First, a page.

Dear Mayor de Blasio, Chancellor Richard Carranza, Executive Superintendent Tim Lisante, Superintendent Paul Rotondo:
We represent a group of transfer school educators and educators who have worked with at-risk populations across New York City. We demand that the City of New York, the NYC Department of Education’s Office of Post-Secondary Readiness, Executive Superintendent Tim Lisante, Superintendent Paul Rotondo to strongly reconsider the proposed cutting of the Learning to Work Program.
Under the current budget, according to Chalkbeat, 3000 students who attend transfer schools in NYC have access to the Learning to Work (LTW) program and benefit from paid internships which are funded by that program and partnerships with community organizations that are embedded in schools. These community organizations provide critical services and staff including “advocate counselors” who mentor students though building relationships, making sure they are coming to school every day or engaging in online learning, providing individual counseling, and helping students plan for college or technical careers after high school.
The vast majority of students who attend transfer schools and alternative programs are young people of color and/or are economically disadvantaged. The paid LTW internships provide young people with job readiness skills and money to support themselves or their families. Many of our students are young parents or caregivers of family members and the LTW internships help them care for their own families.
Internships provide an incentive for students to attend school since they only get paid if they attend classes. NYC school graduate Giodany M. stated, “Before I joined the LTW at my school, I really struggled with focusing on my classes and coming on time. Because I knew my attendance, grades, and punctuality were tied to my LTW internship, I knew I had to bring my A-game to school.” High School for Excellence and Innovation (HSEI) graduate Kyla W. said, “Before I enrolled at HSEI, I was constantly cutting school. The LTW program really helped me get serious about education and it also opened my eyes to new opportunities in the world outside of Harlem.”
On Bronxnet Community Television, Annie Minguez, Director, Government and Community Relations at Good Shepherd Services stated, “The Learning to Work model pays for both the support that the community-based organization provides in schools in partnership with educators and then puts over $9M into the pockets of young people who we know some are parents, experiencing homelessness, dealing with being the caretaker at home, or living in mix immigration status homes. We know that our young people need these services.”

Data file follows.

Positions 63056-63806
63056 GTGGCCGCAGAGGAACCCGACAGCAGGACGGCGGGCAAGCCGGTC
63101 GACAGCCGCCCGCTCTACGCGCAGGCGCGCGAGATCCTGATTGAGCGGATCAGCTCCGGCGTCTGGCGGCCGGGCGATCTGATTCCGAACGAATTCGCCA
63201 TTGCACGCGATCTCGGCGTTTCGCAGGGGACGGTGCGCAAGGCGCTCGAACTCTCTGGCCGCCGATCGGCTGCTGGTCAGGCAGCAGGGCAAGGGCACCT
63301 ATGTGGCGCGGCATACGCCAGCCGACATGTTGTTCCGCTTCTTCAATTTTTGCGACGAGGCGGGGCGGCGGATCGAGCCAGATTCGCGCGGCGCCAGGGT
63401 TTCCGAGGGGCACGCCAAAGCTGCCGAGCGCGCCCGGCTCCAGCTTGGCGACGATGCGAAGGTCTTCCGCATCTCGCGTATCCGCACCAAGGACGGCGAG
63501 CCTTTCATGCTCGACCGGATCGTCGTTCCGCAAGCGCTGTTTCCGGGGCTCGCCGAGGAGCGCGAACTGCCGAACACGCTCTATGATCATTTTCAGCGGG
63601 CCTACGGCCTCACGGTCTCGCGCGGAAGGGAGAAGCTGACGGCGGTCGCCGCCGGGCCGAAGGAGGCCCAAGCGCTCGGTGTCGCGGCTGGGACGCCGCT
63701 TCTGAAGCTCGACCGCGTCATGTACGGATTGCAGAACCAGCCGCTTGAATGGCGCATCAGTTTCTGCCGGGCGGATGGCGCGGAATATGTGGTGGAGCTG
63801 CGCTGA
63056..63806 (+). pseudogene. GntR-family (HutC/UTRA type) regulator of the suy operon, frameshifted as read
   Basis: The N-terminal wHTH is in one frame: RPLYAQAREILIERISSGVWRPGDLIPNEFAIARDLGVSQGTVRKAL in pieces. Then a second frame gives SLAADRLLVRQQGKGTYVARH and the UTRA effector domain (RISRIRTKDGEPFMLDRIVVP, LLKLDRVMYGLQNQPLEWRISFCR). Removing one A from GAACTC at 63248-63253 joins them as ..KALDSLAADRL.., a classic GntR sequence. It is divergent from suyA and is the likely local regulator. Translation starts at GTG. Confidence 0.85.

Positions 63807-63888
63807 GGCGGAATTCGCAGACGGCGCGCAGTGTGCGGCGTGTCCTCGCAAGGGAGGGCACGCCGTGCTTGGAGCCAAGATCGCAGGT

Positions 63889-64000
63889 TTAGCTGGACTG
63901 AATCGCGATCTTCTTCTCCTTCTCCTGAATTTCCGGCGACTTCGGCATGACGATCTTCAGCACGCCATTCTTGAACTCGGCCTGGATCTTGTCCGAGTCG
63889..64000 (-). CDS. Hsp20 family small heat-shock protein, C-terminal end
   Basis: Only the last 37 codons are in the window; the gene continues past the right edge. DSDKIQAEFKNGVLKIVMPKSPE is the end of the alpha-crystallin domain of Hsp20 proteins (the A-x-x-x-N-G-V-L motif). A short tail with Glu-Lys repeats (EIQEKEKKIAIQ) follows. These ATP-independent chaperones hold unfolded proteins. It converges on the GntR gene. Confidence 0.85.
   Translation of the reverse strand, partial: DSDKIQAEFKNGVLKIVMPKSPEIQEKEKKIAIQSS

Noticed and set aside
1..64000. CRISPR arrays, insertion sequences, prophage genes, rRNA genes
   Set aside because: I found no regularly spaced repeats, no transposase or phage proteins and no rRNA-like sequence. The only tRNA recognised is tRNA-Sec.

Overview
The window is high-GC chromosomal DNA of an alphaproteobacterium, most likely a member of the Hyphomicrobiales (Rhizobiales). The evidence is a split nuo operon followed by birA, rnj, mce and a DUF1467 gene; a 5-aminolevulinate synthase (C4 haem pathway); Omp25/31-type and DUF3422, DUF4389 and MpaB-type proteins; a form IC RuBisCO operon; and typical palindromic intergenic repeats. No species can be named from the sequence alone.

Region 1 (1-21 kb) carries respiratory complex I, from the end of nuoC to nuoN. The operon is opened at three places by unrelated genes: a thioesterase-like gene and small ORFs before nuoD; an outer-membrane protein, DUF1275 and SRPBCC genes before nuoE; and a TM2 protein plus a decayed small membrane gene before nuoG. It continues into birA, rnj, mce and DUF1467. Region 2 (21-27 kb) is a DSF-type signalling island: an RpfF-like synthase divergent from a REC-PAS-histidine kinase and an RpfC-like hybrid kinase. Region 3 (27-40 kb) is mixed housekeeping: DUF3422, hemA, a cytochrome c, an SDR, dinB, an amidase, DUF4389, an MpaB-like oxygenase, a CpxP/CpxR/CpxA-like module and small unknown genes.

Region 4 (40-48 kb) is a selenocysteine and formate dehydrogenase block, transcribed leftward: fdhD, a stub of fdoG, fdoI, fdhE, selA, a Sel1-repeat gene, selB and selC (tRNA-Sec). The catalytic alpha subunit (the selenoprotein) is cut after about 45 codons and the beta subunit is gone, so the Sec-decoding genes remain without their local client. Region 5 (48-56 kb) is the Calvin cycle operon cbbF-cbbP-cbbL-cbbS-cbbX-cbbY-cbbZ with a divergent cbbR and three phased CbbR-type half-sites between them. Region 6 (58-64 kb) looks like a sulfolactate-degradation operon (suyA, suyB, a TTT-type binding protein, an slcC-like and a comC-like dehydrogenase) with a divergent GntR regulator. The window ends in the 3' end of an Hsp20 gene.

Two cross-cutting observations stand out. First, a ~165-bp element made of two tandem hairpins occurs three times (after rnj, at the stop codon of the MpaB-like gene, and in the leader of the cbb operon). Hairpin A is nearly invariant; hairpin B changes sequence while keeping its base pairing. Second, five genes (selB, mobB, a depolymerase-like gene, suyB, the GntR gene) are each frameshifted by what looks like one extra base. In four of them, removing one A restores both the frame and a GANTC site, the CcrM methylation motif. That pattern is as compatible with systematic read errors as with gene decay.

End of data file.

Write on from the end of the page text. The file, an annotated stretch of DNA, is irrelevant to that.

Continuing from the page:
Chancellor Carranza, you have always claimed to support equity and access for all students in the NYC public school system. Cutting the LTW program from alternative programs and transfer schools would cause an increase in the dropout and Long-Term Absence rate across the City for decades to come, it will keep more students trapped in poverty and unable to help their families. Furthermore, by cutting off internships during such an uncertain time, it will push very vulnerable students towards seeking alternate means of supplementing these lost income opportunities. Some of these alternate means may be detrimental to their academic success as well as their personal safety.
As you are all aware, New York City spent almost $42 million on the Learning to Work Program, including $9 million on providing students with internships, according to the city’s Independent Budget Office. From an equity standpoint, cutting the program’s budget by 72% down to $11.7 million, LTW does not make sense. According to data provided by the city’s Independent Budget Office, implementing this budget cut would be a gross disservice to the 17,000 students in our city’s 46 transfer schools and all 20 Young Adult Borough Centers.
Collectively, 20 community-based organizations served 16,446 students and secured over 3,000 internships in the 2019-2020 academic year. Internships for the 2019-2020 school year amounted to over $9 million to students. Learning to Work partners re-engage students who would otherwise be out of school. In a recent survey of over 800 transfer school students, 41% report that if they had not found a transfer school they would have dropped out (And Still They Rise, 2020). The Covid-19 pandemic will cause youth disconnection rates to spike dramatically. We estimate that the number of disconnected youth will easily top six million and could swell to almost one-quarter of all young people (The Social Science Research Council, June 2020). Students in schools and programs with Learning to Work partners are more likely to say the school is kept clean, students treat each other with respect, the classrooms are inclusive, and adults support them with college and career options.
During the 2019-2020 school, a transfer high school in East Harlem and the Learning to Work program helped with at least 90% of the graduates. Of those graduates, 10% of the students applied and were accepted to 4-year colleges.
As educators, we are witnessing how the Learning to Work program has helped and is helping students in poverty move economically upwards and inspiring students to fulfill their dreams of successful futures. Please consider the history of LTW, what is currently accomplishing, and the future based on your decisions when this valuable program is up for a vote.
Daniel Nartey II
Lydia Howrilka Frank DiMaggio
Phillip M. Corder
Dr. Evan Lowenthal, PhD
Sarah E. Spurge
UFT Solidarity Council 2020